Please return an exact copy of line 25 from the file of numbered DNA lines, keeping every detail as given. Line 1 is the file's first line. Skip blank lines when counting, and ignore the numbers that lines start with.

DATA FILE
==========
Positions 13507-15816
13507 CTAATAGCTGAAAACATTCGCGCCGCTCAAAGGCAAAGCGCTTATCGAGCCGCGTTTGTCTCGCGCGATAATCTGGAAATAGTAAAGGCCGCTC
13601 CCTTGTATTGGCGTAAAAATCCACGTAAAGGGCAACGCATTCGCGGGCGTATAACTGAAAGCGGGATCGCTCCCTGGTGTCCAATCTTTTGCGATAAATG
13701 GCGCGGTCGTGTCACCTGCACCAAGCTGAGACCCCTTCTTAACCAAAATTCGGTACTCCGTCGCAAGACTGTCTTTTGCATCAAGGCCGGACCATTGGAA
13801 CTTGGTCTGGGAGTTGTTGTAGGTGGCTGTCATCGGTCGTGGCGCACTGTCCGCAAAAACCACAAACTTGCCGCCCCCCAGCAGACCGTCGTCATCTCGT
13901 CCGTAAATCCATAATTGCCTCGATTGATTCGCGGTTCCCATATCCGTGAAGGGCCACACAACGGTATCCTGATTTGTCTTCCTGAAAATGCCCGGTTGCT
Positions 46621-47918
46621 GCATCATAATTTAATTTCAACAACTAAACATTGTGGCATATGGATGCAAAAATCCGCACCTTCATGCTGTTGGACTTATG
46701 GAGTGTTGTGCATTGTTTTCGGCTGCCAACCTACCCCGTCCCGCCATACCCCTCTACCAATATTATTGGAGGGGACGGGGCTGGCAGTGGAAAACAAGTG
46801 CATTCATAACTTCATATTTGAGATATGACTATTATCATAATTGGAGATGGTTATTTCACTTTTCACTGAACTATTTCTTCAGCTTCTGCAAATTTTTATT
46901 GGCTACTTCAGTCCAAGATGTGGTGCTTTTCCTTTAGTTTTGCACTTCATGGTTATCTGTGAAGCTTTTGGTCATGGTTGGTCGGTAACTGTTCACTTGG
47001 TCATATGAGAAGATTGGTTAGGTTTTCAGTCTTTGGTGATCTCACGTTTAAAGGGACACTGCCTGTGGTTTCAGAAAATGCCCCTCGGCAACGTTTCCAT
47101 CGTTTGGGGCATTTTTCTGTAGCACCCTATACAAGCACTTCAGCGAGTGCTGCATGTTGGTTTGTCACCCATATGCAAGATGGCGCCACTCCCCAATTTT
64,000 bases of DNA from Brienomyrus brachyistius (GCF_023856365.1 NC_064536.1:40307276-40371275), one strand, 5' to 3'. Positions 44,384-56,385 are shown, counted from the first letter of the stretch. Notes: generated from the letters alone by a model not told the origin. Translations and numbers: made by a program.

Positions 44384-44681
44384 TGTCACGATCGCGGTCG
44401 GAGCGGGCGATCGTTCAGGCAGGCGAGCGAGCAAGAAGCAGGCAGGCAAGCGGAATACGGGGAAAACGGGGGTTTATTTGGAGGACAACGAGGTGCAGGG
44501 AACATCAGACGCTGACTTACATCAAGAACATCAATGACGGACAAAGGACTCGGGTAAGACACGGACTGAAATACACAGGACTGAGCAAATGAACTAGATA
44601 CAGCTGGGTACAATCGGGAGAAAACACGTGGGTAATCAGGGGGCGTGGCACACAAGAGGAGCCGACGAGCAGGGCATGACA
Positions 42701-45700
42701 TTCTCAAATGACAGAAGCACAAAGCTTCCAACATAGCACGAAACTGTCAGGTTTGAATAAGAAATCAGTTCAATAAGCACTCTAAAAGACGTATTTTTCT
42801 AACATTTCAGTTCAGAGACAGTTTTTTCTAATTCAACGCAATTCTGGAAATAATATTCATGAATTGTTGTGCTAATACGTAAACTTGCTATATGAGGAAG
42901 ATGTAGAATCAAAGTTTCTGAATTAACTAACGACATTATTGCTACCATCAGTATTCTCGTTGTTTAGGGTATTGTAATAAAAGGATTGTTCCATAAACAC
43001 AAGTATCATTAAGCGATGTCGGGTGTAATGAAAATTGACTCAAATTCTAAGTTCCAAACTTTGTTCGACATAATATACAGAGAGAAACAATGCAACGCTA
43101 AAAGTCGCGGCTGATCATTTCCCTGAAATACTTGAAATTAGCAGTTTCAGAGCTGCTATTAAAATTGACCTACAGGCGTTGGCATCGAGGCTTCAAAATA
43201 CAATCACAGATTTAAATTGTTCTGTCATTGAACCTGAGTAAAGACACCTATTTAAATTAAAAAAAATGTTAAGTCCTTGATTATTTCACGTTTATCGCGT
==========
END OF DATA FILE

43101 AAAGTCGCGGCTGATCATTTCCCTGAAATACTTGAAATTAGCAGTTTCAGAGCTGCTATTAAAATTGACCTACAGGCGTTGGCATCGAGGCTTCAAAATA